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Suddenly I have Prince tunes going through my head and I don’t know why. It’s weird when that happens. Anyway, Marco De Bon built this delightfully purple mech he calls the FA-13 “Venus” and we’re all tickled pink about it. Or…purple, actually. Well, maybe a little pink. The translucent sparkly pink wings are actually doors that come from a rare Belleville set (good luck finding that!) and are used brilliantly here. The mech stands 8-inches (20cm) tall and is inspired by the insect-like mechs of the Aura Battler Dunbine anime series from the 80s.
Marco also constructed a stand for flying and action poses.
If you are a manga warrior in a mech suit, you are judged by two things. How tattered your cape is, and how big your sword is. By these criteria, this hulking mech suit inspired by the manga/anime Berserk, and brought to brooding LEGO life by Marco De Bon is winning top marks. And with boots sculpted out of this layered shield part, he looks like he’s also ready to kick butt in the battle of the metal mech bands.
The hands are a perfect size, with my favorite detail part, the ingot piece, and the interior looks pretty comfortable as well.
Standing 23cm tall, this mighty mecha figure from Marco De Bon is modeled on the Gunmen mechs from anime series Tengen Toppa Gurren Lagann. The figure is well put-together with a smattering of detail bringing some texture to the smart colour blocking. A little custom stickering work brings the mech’s shoulder pauldrons to life, but the large scale face hidden within the torso design is the standout feature.
The model is surprisingly poseable for such a large creation. Here it is, armed with a killer drill attachment…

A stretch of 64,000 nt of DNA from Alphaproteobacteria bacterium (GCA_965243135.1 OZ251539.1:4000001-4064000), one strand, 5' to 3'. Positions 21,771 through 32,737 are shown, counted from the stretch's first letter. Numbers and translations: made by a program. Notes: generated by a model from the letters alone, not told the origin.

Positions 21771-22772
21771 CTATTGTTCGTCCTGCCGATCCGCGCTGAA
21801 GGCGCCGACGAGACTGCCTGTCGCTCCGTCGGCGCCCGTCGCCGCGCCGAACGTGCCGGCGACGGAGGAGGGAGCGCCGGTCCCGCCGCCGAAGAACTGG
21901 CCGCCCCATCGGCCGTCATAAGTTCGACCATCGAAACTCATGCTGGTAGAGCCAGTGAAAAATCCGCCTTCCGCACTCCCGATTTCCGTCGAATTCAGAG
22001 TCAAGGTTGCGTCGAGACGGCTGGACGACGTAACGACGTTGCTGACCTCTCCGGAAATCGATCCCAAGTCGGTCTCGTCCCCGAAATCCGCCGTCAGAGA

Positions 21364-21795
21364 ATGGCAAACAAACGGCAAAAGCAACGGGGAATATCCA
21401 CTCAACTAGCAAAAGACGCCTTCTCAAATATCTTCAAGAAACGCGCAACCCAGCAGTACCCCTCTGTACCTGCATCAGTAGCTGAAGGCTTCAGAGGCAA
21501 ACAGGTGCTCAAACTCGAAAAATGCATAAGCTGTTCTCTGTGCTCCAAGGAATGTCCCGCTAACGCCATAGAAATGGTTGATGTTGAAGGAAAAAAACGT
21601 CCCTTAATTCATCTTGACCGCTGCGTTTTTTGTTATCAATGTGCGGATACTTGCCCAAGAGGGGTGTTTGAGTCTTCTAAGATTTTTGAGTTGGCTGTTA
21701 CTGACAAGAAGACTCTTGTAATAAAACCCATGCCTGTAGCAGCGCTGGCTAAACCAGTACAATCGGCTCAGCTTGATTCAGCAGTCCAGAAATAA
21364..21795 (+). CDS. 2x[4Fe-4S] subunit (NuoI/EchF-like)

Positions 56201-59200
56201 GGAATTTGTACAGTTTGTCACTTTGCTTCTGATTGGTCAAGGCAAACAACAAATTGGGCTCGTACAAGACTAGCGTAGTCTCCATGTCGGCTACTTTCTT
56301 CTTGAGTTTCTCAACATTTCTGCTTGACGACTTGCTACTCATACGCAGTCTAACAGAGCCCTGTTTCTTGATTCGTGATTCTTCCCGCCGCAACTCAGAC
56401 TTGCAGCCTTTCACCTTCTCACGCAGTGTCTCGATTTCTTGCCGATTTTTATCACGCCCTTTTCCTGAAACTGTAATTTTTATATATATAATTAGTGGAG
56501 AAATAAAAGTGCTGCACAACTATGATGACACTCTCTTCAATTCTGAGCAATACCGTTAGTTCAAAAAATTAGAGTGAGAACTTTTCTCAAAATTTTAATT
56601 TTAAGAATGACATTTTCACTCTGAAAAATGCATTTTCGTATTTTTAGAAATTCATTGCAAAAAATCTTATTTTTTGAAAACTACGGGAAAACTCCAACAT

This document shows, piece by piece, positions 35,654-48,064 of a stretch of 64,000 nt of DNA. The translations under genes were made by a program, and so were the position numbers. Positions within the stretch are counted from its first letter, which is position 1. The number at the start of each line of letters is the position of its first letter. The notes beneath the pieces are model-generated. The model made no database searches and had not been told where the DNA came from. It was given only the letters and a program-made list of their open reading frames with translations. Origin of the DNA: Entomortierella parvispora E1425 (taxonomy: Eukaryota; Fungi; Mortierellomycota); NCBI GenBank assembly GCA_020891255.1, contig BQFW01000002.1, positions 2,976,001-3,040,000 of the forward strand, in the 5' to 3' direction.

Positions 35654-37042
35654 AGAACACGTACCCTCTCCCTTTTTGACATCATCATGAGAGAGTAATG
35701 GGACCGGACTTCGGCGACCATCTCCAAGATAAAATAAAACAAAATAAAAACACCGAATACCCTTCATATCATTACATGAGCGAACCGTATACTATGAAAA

Marco De Bon has graced our pages with his LEGO mech’s many times but with his new Mecha Beast “B.B. Kong”, he’s approached them from a whole new slant. Most, if not all of his mechs, are completely armored, meaning all mechanisms are hidden. B.B. Kong, on the other hand, is full of exposed piping and other greebly goodness.
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Italy’s extremely prolific Marco de Bon is ready to rumble! His latest creation pits two big bots against each other with an entire LEGO microscale city playing backdrop to their battle.
The black and gray bot is clearly the aggressor, roughing up the skyscrapers while the dark blue Midnight Ranger seems to be avoiding toppling any buildings, planting its feet carefully along the streets. There’s a great energy and enormity of scale on display.
The battle continues below!
There has been a recent increase in the number of microscale city blocks in the world of LEGO creations, which could be partly a result of our 2017 Creation of the year by Jeff Friesen. Wherever the inspiration is coming from, I am thrilled to see so many builders stepping up to build in this challenging and fun scale. Here we see the 4th micro city district by Marco De Bon which is dominated by a central plaza with a massive three-tower building which would look right at home in any major city. The three separate buildings in the back have the look of luxury apartments, while the skinny shorter buildings on all four sides look like they might be low-income tenements.
See more of Marco’s microscale city districts
Optimus Prime is someone full of wise words of leadership, and he dishes them out frequently to his team of Autobots. It’s something that I’ve always liked about him besides his general cool factor. This excellent build of the Generation 1 series by Marco De Bon triggers some of those memories. I like how the ingot bars are used to create a very mechanical feeling at just the rights spots in the build.